Matt Kindt has this wonderful way of retelling you aspects of the story you already know, but in a way that’s new. I would be lying if I said that I didn’t have some grasp of everything that’s presented in this issue and yet it’s the minor reveals; the minor inclusions that tie everything together so nicely and make for a refreshing story. Personally I find Kindt to be an incredible story-teller, but particularly so on this series. Unlike his other comics, here he can explore and push the boundaries of the narration. Now while his liner writing has become a bit of a normalcy for his writing, you never know what he’s going to do with it in a particular issue. Point in case with this issue he presents a conversation that leads all the way up to the final scene. Seems kind of whatever right? Well it’s not, but we’ll come back to this.
The issue itself is about Lyme’s life. We find him on a job with Duncan and he’s talking about his plans to propose to his handler/girlfriend. From there we see everything that follows including Lyme’s meltdown in Zanzibar and his discovery of Meru. What we see for the first time is his love for Meru. That’s very different because at this point if you’ve been reading the story then you know that Lyme is a bit of a fucker for how he’s interfered in Meru’s life and for his own selfish needs… kind of. We really do see a new side of Lyme and how he would do anything to protect Meru because she’s his little girl. Not by blood, but by tragedy and that bonds them forever.
The entire issue is a walk-through of Lyme’s life, not everything, but the important parts. The thing is it’s not for the reader. Sure that’s the brilliance of narratives that you can present something new and different for the reader to enjoy, but in actuality we’re just watching Lyme’s thoughts as he journey’s back from a coma. This is where the two narratives tie in as the conversation in the liner is about Lyme in the coma. He’s hearing their every word so again it’s not for the reader, but rather for Lyme. We’re reading what his ears hear. We’re seeing what his mind is seeing and the memories he’s experiencing. We are essentially in the coma with Lyme because we are Lyme in this issue. Everything is from his POV.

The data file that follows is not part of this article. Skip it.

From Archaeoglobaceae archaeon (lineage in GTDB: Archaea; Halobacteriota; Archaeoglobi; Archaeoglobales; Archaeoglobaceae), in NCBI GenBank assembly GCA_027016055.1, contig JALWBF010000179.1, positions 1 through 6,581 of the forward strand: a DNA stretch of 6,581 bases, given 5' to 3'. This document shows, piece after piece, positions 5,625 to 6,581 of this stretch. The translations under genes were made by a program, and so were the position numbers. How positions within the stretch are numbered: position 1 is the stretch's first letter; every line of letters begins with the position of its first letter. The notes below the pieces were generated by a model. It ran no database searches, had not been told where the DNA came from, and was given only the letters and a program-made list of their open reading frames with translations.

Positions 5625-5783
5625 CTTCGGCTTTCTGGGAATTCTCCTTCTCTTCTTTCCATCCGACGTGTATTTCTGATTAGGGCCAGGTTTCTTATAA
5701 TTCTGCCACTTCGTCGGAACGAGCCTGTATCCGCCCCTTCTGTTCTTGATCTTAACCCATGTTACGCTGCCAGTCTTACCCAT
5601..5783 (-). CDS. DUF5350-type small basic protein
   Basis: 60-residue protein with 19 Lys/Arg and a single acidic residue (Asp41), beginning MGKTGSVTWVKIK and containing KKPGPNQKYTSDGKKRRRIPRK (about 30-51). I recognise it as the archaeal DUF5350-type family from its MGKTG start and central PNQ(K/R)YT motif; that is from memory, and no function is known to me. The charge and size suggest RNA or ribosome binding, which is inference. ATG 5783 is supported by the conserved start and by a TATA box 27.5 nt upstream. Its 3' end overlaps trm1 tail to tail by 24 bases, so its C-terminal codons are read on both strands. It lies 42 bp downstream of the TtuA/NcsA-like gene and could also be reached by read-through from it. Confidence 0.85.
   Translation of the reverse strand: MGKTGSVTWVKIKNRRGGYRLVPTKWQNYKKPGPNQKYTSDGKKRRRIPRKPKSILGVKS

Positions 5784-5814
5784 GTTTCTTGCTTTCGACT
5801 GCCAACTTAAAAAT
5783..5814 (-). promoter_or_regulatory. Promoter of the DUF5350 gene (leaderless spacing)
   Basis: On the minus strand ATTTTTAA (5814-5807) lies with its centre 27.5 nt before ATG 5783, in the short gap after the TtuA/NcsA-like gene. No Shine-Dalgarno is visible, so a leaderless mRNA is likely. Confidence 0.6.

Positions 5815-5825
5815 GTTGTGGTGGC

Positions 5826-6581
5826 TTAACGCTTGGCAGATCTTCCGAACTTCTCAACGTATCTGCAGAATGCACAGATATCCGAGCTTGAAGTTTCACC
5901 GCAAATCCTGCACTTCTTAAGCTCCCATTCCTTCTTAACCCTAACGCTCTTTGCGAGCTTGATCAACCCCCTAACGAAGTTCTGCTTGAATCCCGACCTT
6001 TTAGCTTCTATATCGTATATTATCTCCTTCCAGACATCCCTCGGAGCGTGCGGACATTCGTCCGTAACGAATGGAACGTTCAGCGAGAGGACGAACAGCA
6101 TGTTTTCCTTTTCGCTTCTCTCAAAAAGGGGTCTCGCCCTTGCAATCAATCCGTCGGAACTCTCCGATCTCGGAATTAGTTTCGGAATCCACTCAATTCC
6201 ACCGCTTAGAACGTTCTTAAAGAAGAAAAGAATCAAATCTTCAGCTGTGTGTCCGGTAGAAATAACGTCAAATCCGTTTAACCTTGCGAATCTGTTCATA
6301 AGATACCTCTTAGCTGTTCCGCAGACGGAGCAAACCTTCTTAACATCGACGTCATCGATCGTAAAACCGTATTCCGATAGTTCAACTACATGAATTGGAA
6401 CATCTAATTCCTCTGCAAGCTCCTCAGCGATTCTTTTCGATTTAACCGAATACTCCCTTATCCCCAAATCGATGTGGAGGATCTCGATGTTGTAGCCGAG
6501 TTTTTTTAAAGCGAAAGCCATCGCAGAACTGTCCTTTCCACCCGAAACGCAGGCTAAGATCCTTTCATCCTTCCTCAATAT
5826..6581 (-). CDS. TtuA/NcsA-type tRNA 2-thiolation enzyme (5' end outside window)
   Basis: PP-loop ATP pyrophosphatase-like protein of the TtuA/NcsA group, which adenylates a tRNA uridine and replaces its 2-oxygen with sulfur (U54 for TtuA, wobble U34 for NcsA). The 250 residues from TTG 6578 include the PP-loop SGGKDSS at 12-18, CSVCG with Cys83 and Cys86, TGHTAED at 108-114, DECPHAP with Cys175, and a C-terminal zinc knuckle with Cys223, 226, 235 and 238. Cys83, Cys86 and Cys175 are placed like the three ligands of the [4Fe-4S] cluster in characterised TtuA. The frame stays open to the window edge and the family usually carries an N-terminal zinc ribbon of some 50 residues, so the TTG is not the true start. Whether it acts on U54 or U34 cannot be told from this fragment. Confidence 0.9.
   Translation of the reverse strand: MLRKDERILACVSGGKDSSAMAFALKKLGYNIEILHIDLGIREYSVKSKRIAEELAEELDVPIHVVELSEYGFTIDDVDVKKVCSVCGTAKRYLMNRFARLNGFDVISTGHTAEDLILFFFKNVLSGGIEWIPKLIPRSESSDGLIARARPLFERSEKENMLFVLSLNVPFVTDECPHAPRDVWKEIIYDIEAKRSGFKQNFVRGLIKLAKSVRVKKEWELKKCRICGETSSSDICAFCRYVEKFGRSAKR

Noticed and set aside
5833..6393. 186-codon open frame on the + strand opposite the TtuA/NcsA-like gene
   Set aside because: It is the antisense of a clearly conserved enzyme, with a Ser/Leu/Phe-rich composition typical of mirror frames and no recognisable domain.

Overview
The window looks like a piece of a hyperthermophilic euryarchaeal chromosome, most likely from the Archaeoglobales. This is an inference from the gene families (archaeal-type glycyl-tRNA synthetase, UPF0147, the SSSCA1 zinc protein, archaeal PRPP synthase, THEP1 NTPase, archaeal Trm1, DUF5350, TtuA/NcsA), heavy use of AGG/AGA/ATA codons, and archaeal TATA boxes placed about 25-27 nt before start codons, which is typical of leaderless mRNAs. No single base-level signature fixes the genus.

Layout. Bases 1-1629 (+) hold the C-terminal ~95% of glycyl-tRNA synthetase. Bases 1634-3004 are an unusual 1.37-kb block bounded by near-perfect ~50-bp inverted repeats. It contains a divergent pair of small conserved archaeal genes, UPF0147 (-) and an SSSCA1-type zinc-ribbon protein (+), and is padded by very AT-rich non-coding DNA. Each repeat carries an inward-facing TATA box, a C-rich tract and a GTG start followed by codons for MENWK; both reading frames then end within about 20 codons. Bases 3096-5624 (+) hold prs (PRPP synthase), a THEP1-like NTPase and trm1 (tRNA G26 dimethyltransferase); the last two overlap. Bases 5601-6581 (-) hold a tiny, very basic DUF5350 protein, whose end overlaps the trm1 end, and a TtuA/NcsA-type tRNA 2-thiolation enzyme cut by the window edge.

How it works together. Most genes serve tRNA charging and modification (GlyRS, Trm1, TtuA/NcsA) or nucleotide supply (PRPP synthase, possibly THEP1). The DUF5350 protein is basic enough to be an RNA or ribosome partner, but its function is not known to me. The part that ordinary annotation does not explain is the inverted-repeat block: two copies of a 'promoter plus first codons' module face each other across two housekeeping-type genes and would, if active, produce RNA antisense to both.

Since it’s been a while since I wrote a review for Mind MGMT I get the rare chance to comment on how the art has changed. I’ve been reading this series for two years now and one of the greatest things about it has been that rare opportunity to see Kindt grow as an artist. He continues to grow with each story arc and really each issue. He still has these incredible perspectives that he does, but they’ve definitely been toned down as the series has gone on.
There was on particular panel that caught my eye on page nine. It’s the bottom left panel in which we see Lyme’s eye in the reflection of his sunglasses. It’s my favorite panel of the issue with the last page being a close second. I’ve never seen a panel like this and yet it’s something that everyone that’s worn sunglasses has seen. It’s also important because it shows Lyme with eyes, which is a running element in this story. He shows us his eyes over and over in the flashbacks which is very intentional.
The last page is also incredible because it plays directly into what I was saying about the narration being entirely from Lyme’s POV. At that point you see exactly what the blind man can’t and the details and perspective are awesome. Kindt’s details continue to increase which only makes his art more amazing to look at and soak up.
Dark Horse has this marked as a “Starting Point” which is accurate. It does recap the series to an extent, but in a way that only Kindt can. There are some very key parts to this issue that I’m leaving out because they do change how you’ve been viewing Lyme and adds two important elements to his backstory. There’s one year left of Mind MGMT and let me tell you there’s no better place to jump on then right here.
Writer/Artist/Creator: Matt Kindt Publisher: Dark Horse Comics Price: $3.99 Release Date: 7/30/14 Format: Ongoing, Print/Digital